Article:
Talk:2191: Conference Question

Explain xkcd: It's 'cause you're dumb.
Revision as of 21:04, 19 August 2019 by (talk) (Added a comment about Harry Potter.)
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I don't know to what "Word of Power" in the title text refers. A quick Google revealed something from Skyrim and something from D&D, but I have the feeling there must surely be a more original source for it, even if it is just a common term in folklore or something. Pureawes0me (talk) 07:45, 19 August 2019 (UTC)

I think it means "magic word". The next step, "Unforgivable Curse", is from Harry Potter; a magic spell against someone that will get you jail time. (C. S. Lewis had an apocalyptic option, the "Deplorable Word", which killed every living person except the speaker) So Harry Potter's schoolteacher demonstrates the Unforgivables on spiders... and on students. (You find out why.) Also I think the title text is the platform speaker's response to Beret Guy. [email protected] 09:12, 19 August 2019 (UTC) WhiteDragon (talk) 13:51, 19 August 2019 (UTC)
Yeah, I understand the "Unforgivable Curse" part - it's more "Word of Power" I'm struggling with. I agree that the title text could potentially be a response by the speaker, and I've updated the page to reflect this. Pureawes0me (talk) 10:20, 19 August 2019 (UTC)
It's from tabletop roleplaying games; some of the earliest high level spells from the original edition of Dungeons and Dragons were "Power Word Kill," "Power Word Blind," and "Power Word Stun." These spells have been carried forward into newer editions where they are extremely unpopular because they were designed for campaigns when most monsters had a tiny fraction of the number of hit points typical today, and unlike essentially all of the fifth edition spells, they don't do anything when they don't work, and they don't work based on facts which are theoretically unknowable to the players. So, they kind of have a reputation of the worst high level spells, and are sometimes included in magic items which turn out to be, well, like fruitcake, if you know what I mean. 11:36, 19 August 2019 (UTC)

One thing I feel needs to be said is that this behavior belies a lack of linguistic skill, because any statement can always be phrased in the form of a question, e.g, most easily, "Do you agree that _______?" Or by asking about the details of the comment about which the commenter is most interested in emphasizing or soliciting a response. That this kind of thing happens among advanced academics belies how narcissistic and tone-deaf even otherwise intelligent people can often be. 12:20, 19 August 2019 (UTC)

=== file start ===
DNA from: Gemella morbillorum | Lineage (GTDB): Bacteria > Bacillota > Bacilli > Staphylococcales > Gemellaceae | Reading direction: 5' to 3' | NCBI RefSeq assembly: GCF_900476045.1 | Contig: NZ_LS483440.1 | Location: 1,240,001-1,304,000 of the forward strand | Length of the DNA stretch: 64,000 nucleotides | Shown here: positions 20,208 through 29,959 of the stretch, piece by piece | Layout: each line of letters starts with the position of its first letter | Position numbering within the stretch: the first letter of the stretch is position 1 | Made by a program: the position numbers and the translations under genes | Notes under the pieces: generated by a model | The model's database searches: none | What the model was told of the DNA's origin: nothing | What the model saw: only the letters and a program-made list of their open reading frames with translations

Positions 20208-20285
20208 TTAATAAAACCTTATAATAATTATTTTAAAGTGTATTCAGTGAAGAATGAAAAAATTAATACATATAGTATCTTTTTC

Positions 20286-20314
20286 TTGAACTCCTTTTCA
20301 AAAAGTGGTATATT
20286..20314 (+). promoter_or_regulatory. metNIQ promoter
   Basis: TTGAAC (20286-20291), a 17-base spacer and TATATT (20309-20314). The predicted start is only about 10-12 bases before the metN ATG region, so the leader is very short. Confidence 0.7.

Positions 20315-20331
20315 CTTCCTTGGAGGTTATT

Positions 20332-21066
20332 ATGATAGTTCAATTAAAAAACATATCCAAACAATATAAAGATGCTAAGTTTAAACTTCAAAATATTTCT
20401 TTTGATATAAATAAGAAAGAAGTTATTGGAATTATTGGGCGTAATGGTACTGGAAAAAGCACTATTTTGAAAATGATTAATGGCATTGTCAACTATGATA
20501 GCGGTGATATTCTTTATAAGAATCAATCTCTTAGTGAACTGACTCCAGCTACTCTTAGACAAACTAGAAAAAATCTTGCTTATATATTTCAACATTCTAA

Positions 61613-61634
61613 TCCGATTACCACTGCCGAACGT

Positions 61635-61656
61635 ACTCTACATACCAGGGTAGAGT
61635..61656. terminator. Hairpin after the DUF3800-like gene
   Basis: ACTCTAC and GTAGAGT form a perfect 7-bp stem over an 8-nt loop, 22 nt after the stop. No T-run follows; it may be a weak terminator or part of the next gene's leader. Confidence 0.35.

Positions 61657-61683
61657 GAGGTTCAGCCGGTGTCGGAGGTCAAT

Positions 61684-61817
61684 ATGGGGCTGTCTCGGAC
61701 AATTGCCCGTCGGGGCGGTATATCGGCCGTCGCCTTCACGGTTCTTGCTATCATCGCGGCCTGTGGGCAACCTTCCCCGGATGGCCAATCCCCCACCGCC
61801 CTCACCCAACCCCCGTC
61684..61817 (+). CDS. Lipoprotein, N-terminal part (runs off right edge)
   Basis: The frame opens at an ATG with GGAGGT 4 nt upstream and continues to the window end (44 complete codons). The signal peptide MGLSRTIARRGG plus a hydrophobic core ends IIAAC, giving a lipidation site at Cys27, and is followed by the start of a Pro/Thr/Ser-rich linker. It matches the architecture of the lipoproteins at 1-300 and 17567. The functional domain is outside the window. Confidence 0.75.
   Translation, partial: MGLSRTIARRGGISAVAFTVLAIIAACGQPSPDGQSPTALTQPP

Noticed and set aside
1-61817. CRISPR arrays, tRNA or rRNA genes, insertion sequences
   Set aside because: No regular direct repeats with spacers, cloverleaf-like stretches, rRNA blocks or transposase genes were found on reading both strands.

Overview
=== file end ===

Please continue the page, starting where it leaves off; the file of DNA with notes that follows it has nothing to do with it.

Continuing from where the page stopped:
Similar to how the comic ends in a question? I think your statement is part of the joke. Less of a statement, and more of an utterance. OhFFS (talk) 14:28, 19 August 2019 (UTC)

There is a Russian Folk Tale, among those collected by Afanasyev, called "Go I don't know where, Bring back I don't know what". In that story, the archer Andrey is given several impossible tasks by a tsar who covets his beautiful wife, the last of which is to go to I don't know where and bring back I don't know what. After journeying a vast distance and meeting his mother in law Baba Yaga, he is guided by an ancient frog across a river of fire, and is told "Over there you will find a house. Well, not so much a house as a hut. And it is not so much of a hut as a barn." This is I don't know where. So Beret Guy's intro to his statement may be a reference to this formulaic format.

I think the Unforgivable Curse line in the title text is meant to reference the scene in HP&tGoF when Barty Crouch, posing as Professor Moody, demonstrates their use on spiders to the fourth years in Defense Against the Dark Arts. The curse, be it an annoyed audience member or the speaker, is to be cast of the friendly bug. 21:04, 19 August 2019 (UTC)